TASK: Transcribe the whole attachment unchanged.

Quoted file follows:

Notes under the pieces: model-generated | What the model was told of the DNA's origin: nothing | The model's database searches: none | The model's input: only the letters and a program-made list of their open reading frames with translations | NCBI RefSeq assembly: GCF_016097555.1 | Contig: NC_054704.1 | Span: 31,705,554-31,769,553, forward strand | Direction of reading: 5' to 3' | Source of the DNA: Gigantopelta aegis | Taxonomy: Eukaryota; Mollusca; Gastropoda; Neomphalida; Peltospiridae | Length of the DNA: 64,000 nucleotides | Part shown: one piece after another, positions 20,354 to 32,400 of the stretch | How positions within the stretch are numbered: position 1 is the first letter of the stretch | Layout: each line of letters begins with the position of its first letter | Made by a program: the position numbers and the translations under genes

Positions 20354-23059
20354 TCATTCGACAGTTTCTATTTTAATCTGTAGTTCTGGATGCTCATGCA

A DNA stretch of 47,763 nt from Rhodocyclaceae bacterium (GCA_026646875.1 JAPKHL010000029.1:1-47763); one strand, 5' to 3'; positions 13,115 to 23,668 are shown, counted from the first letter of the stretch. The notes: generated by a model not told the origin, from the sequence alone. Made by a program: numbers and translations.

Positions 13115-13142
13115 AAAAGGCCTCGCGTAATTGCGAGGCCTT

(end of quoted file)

Notes under the pieces: model-generated | What the model was told of the DNA's origin: nothing | The model's database searches: none | The model's input: only the letters and a program-made list of their open reading frames with translations | NCBI RefSeq assembly: GCF_016097555.1 | Contig: NC_054704.1 | Span: 31,705,554-31,769,553, forward strand | Direction of reading: 5' to 3' | Source of the DNA: Gigantopelta aegis | Taxonomy: Eukaryota; Mollusca; Gastropoda; Neomphalida; Peltospiridae | Length of the DNA: 64,000 nucleotides | Part shown: one piece after another, positions 20,354 to 32,400 of the stretch | How positions within the stretch are numbered: position 1 is the first letter of the stretch | Layout: each line of letters begins with the position of its first letter | Made by a program: the position numbers and the translations under genes

Positions 20354-23059
20354 TCATTCGACAGTTTCTATTTTAATCTGTAGTTCTGGATGCTCATGCA

A DNA stretch of 47,763 nt from Rhodocyclaceae bacterium (GCA_026646875.1 JAPKHL010000029.1:1-47763); one strand, 5' to 3'; positions 13,115 to 23,668 are shown, counted from the first letter of the stretch. The notes: generated by a model not told the origin, from the sequence alone. Made by a program: numbers and translations.

Positions 13115-13142
13115 AAAAGGCCTCGCGTAATTGCGAGGCCTT